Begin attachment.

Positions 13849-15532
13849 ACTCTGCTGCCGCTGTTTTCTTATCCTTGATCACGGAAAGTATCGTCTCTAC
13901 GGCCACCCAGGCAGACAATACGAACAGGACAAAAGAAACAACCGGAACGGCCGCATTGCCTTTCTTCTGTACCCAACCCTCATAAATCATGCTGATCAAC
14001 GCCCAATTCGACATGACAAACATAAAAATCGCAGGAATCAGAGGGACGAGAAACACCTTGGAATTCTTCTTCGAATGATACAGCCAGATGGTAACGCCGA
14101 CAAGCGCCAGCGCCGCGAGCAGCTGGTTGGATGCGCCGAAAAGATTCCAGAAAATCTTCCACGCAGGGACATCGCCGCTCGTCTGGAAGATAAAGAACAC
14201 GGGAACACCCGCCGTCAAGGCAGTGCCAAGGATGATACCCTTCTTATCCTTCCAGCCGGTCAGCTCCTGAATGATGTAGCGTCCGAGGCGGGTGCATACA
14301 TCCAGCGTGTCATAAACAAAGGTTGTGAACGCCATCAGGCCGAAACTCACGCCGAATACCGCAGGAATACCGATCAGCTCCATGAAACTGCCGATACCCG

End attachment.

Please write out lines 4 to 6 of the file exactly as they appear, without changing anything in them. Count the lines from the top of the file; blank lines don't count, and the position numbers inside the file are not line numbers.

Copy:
14001 GCCCAATTCGACATGACAAACATAAAAATCGCAGGAATCAGAGGGACGAGAAACACCTTGGAATTCTTCTTCGAATGATACAGCCAGATGGTAACGCCGA
14101 CAAGCGCCAGCGCCGCGAGCAGCTGGTTGGATGCGCCGAAAAGATTCCAGAAAATCTTCCACGCAGGGACATCGCCGCTCGTCTGGAAGATAAAGAACAC
14201 GGGAACACCCGCCGTCAAGGCAGTGCCAAGGATGATACCCTTCTTATCCTTCCAGCCGGTCAGCTCCTGAATGATGTAGCGTCCGAGGCGGGTGCATACA